Romney Waffling On Boy Scout Ban As Members Continue To Return Medals

A Tumblr site chronicling Eagle Scouts who are returning their badges because of the Boy Scouts of America’s ban on homosexuals has published more than 80 letters.

It’s a powerful message—more symbolic than anything else as the Scouts award  50,000 of the medals every year—but one that’s definitely getting media attention.

The men breaking ties with the organization are a diverse group. Dr. Joshua White of Iowa, writes:

“I am not gay.  I have family and friends, however, that are openly gay and have found peace and happiness as such.  These are individuals worthy of respect and love, and I cannot honor them by endorsing your organization.  I cannot allow my son to participate in your organization and learn to view others as less than himself.  I will not tolerate discrimination, and this unfortunately has come to include your organization, which I have long held dear.”

Raymond Arnold’s words were like poetry:

“Giving back my Eagle badge is a personal little ritual. Months of frustration, pressed into a small, cheap icon that only has meaning because I decide it does. I’m holding it in my hand for the first time in a while, and it feels a lot heavier than it should. Like there’s a whole person inside it – somebody I used to be.”

And attorney Jackson Cooper of Louisville, KY, gives a more personal reason:

“…my now deceased mother, a lesbian, would not have been allowed to serve as a den mother if her orientation had been public knowledge. The thought that I have invested such a large part of my life with an organization that would have turned my own mother away breaks my heart.”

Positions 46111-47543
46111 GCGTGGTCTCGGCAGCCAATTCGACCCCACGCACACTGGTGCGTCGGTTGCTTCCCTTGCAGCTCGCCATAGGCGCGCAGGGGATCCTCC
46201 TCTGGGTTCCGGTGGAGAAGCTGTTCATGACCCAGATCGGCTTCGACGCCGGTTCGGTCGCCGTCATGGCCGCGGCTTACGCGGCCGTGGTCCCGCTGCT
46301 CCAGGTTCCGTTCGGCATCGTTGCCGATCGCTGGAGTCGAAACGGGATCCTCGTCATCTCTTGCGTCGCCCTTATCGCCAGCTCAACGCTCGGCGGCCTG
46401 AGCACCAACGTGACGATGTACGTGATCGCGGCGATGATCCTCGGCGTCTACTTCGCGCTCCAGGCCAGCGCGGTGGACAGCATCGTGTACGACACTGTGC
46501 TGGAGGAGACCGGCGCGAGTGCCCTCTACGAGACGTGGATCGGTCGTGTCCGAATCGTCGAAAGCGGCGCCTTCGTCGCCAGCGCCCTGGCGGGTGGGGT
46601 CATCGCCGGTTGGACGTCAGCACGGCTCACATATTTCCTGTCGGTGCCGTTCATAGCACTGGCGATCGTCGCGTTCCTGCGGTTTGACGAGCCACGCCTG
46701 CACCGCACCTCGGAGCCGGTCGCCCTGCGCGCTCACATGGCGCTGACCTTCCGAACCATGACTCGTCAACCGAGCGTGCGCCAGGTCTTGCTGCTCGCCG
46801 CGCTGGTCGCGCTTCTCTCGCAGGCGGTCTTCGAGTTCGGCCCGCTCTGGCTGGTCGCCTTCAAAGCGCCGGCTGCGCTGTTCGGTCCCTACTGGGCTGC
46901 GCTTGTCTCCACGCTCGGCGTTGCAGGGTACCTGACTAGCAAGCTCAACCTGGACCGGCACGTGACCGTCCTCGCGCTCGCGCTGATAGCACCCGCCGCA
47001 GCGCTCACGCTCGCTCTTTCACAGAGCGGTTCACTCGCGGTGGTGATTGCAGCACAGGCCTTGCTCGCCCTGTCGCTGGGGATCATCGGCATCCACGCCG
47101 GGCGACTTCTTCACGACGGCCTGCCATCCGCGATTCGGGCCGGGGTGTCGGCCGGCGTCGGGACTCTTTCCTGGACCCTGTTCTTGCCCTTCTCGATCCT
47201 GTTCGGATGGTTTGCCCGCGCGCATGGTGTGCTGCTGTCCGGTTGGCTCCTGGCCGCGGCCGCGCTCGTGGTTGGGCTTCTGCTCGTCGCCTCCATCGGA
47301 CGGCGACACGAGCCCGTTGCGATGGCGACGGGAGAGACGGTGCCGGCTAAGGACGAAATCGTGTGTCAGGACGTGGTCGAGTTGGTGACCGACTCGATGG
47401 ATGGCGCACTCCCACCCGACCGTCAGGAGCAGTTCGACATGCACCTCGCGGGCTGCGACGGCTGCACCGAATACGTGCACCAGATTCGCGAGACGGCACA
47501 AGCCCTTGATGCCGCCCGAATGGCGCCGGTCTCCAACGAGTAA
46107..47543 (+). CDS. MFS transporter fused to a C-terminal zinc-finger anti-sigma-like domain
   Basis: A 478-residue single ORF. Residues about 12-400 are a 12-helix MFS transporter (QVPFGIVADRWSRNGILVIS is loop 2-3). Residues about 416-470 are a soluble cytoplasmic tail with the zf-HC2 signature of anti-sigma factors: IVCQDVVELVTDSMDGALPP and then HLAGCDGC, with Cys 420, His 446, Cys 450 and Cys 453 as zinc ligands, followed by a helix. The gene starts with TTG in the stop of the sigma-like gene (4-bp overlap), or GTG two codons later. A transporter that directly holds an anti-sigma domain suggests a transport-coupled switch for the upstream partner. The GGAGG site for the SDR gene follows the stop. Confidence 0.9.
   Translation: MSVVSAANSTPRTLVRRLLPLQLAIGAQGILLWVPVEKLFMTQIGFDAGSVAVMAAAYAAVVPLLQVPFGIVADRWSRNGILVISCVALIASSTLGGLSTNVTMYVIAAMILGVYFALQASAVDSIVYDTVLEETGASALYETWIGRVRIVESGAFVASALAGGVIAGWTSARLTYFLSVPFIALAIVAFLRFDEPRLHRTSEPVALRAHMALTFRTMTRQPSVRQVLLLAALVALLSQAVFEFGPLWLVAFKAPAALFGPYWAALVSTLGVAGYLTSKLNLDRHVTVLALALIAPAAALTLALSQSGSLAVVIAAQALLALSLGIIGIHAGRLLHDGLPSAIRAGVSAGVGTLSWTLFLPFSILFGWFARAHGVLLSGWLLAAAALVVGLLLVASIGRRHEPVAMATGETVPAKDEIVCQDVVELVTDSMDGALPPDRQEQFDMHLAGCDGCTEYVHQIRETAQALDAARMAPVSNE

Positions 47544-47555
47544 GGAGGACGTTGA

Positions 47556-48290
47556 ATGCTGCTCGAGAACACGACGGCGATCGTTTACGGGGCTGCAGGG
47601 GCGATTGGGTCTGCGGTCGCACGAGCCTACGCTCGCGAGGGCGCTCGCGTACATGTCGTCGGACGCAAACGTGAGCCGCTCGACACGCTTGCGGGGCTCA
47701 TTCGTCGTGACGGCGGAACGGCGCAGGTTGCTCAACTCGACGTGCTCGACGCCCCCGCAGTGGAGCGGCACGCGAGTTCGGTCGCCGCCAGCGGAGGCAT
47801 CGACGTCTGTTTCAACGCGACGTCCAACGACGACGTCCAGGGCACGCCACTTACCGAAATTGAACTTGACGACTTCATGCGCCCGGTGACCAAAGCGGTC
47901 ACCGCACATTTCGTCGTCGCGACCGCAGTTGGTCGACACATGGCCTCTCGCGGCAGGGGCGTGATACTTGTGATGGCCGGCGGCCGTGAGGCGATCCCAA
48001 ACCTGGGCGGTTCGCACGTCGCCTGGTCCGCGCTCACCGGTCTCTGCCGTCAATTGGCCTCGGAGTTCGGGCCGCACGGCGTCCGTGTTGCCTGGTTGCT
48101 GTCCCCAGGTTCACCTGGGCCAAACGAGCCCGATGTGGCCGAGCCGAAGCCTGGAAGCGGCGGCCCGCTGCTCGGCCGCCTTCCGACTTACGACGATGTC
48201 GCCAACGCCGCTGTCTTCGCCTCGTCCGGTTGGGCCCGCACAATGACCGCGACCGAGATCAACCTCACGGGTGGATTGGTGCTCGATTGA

The Scouts don’t seem as moved as we are by these words: “We’re naturally disappointed when someone decides to return a medal because of this single policy,” said Boy Scouts spokesman Deron Smith. “We respect their right to express their opinion.”

Meanwhile, the Associated Press is reporting that presidential hopeful Mitt Romney is sticking to the position on the ban that he had in 1994, when he said, “all people should be able to participate in the Boy Scouts regardless of their sexual orientation.”

Of course, right before he made that statement, Mitt said “I support the right of the Boy Scouts of America to decide what it wants to do on that issue.” Sounds like he means personally he feels one way, but policy-wise it’s another thing.

That’s just what we want in a president: Someone who can identify injustice when it rears its ugly head, but doesn’t want to do anything about it.

It’s also interesting to note that Romney’s denomination, the Church of Jesus Christ of Latter-day Saints, charters more Boy Scout and Cub Scout troops than any other religious group—37,000 units with some 420,000 members. (The Scouts have about 2.7 million members in all.)

So the most famous Mormon in the world right now won’t even urge his religious leaders to stand against what he identifies as bigotry. What a mensch.